The death toll continues to climb, as crews continue searching for survivors of Hurricane Ian — a hurricane of historic proportions that flattened downtown Fort Myers, knocked out the bridge connecting Sanibel Island to the mainland, and caused billions of dollars in damage.
In the days leading up to Hurricane Ian’s landfall, local officials feared a direct hit to the Tampa Bay region.
The tracking path showed Ian heading straight toward Tampa, and weather experts predicted that hurricane-strength winds, record storm surge and heavy rainfall would combine to create a worst-case scenario for Tampa Bay.
Instead — just like Hurricane Charley in 2004 — Hurricane Ian shifted to the south.
It made landfall at Cayo Costa Island at 3:05 p.m., on Sept. 28, as a Category 4 hurricane, with an estimated wind speed of 150 mph.
The scope of devastation is almost unimaginable.
Footage from national and local television coverage reveals the destructive forces of Hurricane Ian, as it traveled through areas including Fort Myers, Sanibel Island, Cape Coral and other places to the south of the Tampa Bay region, and then headed across the state of Florida, before entering the Atlantic Ocean and making another landfall in South Carolina.
The news footage has shown heroic rescues, and search and rescue teams going house to house looking for survivors and crews.
The coverage has captured the human emotion of people being rescued, and others dealing with the loss of homes and businesses.
Television news crews also shared images of destruction.
Boats were piled in stacks in marinas, or carried onto nearby roadways.
Roads turned into rivers. Cars and trucks floated down streets.
High winds tore through mobile home parks.
Floodwaters filled up houses. High winds sheared off roofs.
Those toppled trees damaged homes, cars and other properties.
At one point, millions across Florida were in the dark, as a result of high winds that snapped utility poles and downed trees. Transformers exploded, too.
Power outages were the most widespread problem within The Laker/Lutz News coverage area, along with trees that fell, and additional damages.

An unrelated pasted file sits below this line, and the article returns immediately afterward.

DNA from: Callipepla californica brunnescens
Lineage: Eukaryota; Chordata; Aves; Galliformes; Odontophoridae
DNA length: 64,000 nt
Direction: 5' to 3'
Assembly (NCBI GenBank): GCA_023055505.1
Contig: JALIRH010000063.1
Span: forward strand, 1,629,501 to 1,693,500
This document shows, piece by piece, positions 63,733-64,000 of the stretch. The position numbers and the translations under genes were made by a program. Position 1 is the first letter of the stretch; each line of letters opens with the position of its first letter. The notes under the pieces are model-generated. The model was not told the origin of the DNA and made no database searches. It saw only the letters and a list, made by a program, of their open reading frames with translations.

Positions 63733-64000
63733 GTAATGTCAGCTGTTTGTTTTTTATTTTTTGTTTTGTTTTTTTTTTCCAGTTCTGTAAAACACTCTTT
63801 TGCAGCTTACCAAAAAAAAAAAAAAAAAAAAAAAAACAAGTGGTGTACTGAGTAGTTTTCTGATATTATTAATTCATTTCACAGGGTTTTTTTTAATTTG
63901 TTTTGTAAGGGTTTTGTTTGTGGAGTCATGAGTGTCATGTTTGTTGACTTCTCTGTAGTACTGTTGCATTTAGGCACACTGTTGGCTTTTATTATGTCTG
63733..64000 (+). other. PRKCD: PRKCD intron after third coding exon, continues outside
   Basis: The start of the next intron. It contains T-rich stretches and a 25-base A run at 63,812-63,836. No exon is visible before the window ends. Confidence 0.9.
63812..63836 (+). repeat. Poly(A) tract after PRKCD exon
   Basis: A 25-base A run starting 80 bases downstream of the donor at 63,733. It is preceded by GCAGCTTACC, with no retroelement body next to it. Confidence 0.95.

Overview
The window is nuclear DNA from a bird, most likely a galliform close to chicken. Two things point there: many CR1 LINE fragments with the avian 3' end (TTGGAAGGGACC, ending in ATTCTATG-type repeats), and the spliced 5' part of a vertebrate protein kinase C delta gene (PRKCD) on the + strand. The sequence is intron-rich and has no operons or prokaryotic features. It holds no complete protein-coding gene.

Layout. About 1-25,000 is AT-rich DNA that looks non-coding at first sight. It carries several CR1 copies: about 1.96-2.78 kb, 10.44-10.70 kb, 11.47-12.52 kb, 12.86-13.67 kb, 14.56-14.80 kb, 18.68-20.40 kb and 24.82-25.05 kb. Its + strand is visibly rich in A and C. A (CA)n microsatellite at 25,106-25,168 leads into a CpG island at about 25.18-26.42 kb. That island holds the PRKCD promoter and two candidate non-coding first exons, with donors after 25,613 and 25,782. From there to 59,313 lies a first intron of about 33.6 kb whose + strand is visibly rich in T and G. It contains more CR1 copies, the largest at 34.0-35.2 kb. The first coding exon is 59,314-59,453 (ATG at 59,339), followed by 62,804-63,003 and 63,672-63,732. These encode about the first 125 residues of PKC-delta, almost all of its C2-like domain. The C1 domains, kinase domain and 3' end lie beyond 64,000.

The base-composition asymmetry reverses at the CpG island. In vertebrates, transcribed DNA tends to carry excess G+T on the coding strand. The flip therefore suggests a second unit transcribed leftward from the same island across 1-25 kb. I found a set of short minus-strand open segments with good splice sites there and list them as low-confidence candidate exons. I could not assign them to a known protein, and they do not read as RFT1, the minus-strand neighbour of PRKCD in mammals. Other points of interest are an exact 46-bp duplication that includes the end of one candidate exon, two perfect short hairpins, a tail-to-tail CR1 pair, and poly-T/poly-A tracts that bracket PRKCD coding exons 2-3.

Other disruptions occurred, as well, because schools, businesses and government offices closed, too.
But local officials were grateful the area was largely spared. At the same time they expressed empathy for Floridian communities that are dealing with Hurricane Ian’s destruction, and pledged to send support to help other communities reeling from the storm’s devastating impacts.
The scope of the state and federal response has been massive.
In the days leading up to the hurricane’s landfall, Gov. Ron DeSantis declared a state of emergency, setting the stage for rapid deployment of emergency personnel to wherever the hurricane hit.
President Joe Biden has pledged to help the state, as it deals with rescue, recovery and rebuilding efforts.
The Florida Division of Emergency Management has been coordinating the state’s hurricane response.
The efforts include activating more than 5,000 Florida Guardsmen to help in Hurricane Ian operations. Up to 2,000 National Guardsmen from neighboring states also have been activated to assist.
The Florida Department of Law Enforcement’s mutual aid team is coordinating the deployment of more than 1,000 law enforcement officers statewide from more than 30 agencies.
Incident Management Teams from Ohio and Colorado stepped up to provide additional support for response and recovery efforts after the storm.
Efforts to restore power has involved 42,000 linemen from numerous states, who have been working around the clock to get the lights turned back on.
The state’s effort have been widespread and far-reaching, dealing with everything from providing supplies to organizing manpower.
For instance, the state has shipped more than 4,000 gallons of diesel to Lee County to provide power to water plants that provide water to nearby hospitals.
It also provided 500 traffic barrels to Charlotte County to safely modify traffic patterns. It sent more than 400 bottles of oxygen to Charlotte County.
And, those are just a few examples.
Officials say it will take time to assess the full scope of Ian’s destruction, to clear out the debris, and to find a way forward.
In the meantime, those who have suffered losses are encouraged to file insurance claims, and if they qualify, to seek assistance from the Federal Emergency Management Agency and the Small Business Administration.
Also, if you know someone who is missing, or you want to report someone safe, visit these websites:
There are a number of ways you can help, such as through local groups, the American Red Cross at RedCross.org, or The Florida Disaster Fund, which can be found at FloridaDisasterFund.org, or text, DISASTER to 20222.
Published October 05, 2022
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